I had been waiting for Anne Lamott's latest book, Grace (Eventually), to come out in paperback. That never happened, and my patience wore out, and I sprung for the full price hardcover version. I adore Anne Lamott, and though I'm finding that I don't connect quite as well with this collection of essays as much as I did Traveling Mercies (my favorite), there are certain passages that hit me with that special recognition of someone who just gets it, and has the gift of putting it into words.
"This is the reason most first children get born: By the time it's too late to back out, you have already fallen desperately, pathetically in love with them. For too long, I had imagined holding him, smelling him, watching him grow; teaching him and reading to him, and walking and studying and resting and splashing around in the ocean with him, and comparing notes with him on the mean children in the park.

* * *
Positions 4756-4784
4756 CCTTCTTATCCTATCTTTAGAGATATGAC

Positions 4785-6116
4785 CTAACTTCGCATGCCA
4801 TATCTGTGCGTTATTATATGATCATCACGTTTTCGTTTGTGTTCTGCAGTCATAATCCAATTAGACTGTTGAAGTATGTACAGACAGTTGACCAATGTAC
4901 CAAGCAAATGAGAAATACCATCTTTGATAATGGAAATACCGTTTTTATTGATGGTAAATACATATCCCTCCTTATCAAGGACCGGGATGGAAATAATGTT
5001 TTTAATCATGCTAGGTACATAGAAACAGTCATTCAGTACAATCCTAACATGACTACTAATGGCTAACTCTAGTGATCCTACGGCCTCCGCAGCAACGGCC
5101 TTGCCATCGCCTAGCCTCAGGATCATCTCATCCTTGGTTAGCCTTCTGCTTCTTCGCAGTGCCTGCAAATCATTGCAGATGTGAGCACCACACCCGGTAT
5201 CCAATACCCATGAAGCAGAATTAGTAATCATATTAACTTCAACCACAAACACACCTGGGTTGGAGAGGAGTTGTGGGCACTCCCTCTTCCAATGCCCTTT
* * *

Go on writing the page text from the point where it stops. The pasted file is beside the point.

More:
I loved him intimately, sight unseen. Yet when he lay on my chest for the first time, part of me felt as if someone had given me a Martian baby to raise, or a Martian puppy. And I had no owner's manual, no energy, no clue as to what I was supposed to do.
The other part of me felt as though I were holding my own soul."
While I can't confirm this for certain just yet, I think many of the same reasons apply to why second children are born, except that you also get to dream about the two of them playing and teaching one another, fighting and learning to make up. As much as I long to hold my son and behold the miracle of a new life, I am also anxious to witness the special new relationship that will begin when Claire walks in the door to greet her new brother for the first time.